FBN HOLDINGS Plc has reinstated Barbican Capital Limited as having the highest equity stake in its shareholding structure amid the announcement of Femi Otedola as the bank’s chairman.
Barbican Capital, a company linked to the former FBN Holdings’ board chairman Oba Otudeko, was earlier omitted from the bank’s shareholdings structure despite owning a 13.3 per cent equity stake.
In October 2023, The ICIR reported that FBN Holdings, the parent company of First Bank Nigeria Limited, failed to recognise Otudeko’s stake in its 2023 third-quarter (Q3) financial statements, which analysts said was not unconnected with Otudeko’s ‘backdoor’ purchase of 4.7 billion units of shares to get back at the bank’s board.
Although FBN Holdings, in a notification in July 2023, confirmed the acquisition and stated that “based on the foregoing, the equity stake of Barbican Capital Limited in the company is 13.3%,” controversies trailed the acquisition, and the purchase elicited reactions among stakeholders.
Some stakeholders argued that Otudeko did not commit any market infraction; others said otherwise and suggested a thorough investigation of the issue by the regulators.
Since then, the Central Bank of Nigeria (CBN) and the Securities and Exchange Commission (SEC) have taken no position on Otudeko’s stake until the recent disclosure in FBN Holdings’ financial report.
Repeatedly, the SEC declined to respond to The ICIR enquiries over the issue.
Some stakeholders said it appeared CBN disapproved of the acquisition because his stake was not stated in the bank’s Q3 report, which would have automatically placed him in the position to become the board’s chairman again.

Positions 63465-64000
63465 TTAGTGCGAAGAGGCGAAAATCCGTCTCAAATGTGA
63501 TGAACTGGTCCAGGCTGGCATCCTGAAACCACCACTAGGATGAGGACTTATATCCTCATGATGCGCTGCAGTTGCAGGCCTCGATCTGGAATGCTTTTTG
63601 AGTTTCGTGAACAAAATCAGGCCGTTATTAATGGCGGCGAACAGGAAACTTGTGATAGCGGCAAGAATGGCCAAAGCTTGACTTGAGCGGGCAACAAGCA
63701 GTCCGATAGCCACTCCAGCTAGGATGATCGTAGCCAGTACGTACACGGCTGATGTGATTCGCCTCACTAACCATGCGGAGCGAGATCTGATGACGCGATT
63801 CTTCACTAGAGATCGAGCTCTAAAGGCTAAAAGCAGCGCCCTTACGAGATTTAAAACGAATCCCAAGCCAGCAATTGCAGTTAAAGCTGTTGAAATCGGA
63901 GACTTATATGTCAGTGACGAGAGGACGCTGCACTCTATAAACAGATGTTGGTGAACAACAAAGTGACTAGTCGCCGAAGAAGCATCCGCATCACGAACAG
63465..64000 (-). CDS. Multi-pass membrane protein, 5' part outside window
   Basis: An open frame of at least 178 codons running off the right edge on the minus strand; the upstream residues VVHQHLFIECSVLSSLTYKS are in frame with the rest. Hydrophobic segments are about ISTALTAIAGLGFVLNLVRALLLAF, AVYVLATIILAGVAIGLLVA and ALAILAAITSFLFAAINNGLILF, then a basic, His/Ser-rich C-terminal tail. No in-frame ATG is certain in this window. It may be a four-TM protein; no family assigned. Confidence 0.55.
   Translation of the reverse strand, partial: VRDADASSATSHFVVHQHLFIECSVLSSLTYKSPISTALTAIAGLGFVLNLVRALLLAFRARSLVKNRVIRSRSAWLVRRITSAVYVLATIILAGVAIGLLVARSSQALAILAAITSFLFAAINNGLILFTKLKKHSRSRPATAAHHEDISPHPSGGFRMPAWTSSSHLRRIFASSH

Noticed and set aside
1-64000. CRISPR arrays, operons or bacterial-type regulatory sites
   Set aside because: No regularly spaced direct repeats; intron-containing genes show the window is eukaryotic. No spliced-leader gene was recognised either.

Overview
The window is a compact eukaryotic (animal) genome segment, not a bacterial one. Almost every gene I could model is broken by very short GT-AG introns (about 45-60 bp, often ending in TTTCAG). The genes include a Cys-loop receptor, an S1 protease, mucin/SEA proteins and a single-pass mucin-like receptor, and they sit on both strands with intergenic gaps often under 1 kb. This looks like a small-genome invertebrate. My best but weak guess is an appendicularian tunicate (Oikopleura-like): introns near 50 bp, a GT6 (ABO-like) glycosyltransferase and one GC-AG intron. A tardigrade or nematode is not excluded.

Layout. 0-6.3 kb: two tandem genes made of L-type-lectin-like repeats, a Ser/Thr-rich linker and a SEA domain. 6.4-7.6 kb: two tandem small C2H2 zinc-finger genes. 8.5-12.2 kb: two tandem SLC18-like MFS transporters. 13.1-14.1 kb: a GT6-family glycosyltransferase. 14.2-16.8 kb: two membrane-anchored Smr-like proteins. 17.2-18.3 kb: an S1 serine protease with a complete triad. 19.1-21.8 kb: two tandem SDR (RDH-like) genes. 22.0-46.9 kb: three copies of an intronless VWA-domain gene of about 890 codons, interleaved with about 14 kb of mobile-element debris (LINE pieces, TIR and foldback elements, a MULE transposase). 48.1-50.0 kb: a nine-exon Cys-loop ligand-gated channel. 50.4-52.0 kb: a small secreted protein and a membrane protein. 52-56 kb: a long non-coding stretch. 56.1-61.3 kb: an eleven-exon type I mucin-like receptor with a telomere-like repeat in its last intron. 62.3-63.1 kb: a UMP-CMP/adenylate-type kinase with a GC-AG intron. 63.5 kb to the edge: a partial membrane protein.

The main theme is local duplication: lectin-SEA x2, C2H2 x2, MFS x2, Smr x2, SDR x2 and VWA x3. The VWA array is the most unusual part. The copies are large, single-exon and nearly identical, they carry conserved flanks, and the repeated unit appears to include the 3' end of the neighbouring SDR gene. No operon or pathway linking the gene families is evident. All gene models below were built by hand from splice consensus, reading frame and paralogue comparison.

Otudeko was sacked as FBN Holdings board chairman in April 2021 by CBN over noncompliance with regulatory control.
FBN Holdings structure
In its unaudited financial statements for the period ended December 31, 2023, released on Thursday, February 1, 2024, FBN Holdings reported that it had an issued share capital of 35.895 billion.
Of the total share capital, Barbican Capital owns the highest substantial shareholdings at 13.61 per cent or 4.89 billion.
Otedola, the current board chairman, owns 5.64 per cent divided into 0.11 per cent (40.03 million) direct and 5.54 per cent (1.99 billion) indirect shares of the group. Tunde Hassan-Odukale owns 4.45 per cent or 1.597 billion, split into 0.08 per cent (27.53 million) direct and 4.37 per cent (1.57 billion) indirect shares.
The bank’s directors own an aggregate of 0.09 per cent or 31.899 million shares, while the bank has free float stocks of 75.18 per cent or 26.99 billion units of shares.
According to the SEC Code of Corporate Governance for public companies, a substantial shareholder holds directly or indirectly 0.1 per cent of the company’s paid-up capital.
Intrigue behind Otedola’s stake and appointment
Otedola became a non-executive director of FBN Holdings in August 2023, months after he acquired a significant stake in FBN Holdings.
In October 2023, FBN Holdings recognised him as the single largest shareholder with a total substantial shareholding of 5.65 per cent stake.
His appointment followed a court judgement that halted FBN Holdings’ 11th annual general meeting (AGM), a controversy mainly due to the tussle over the company’s ownership behind the scenes.
The ICIR reported that some minority shareholders rallied support for FBN Holdings to hold its annual general meeting (AGM) scheduled for that month.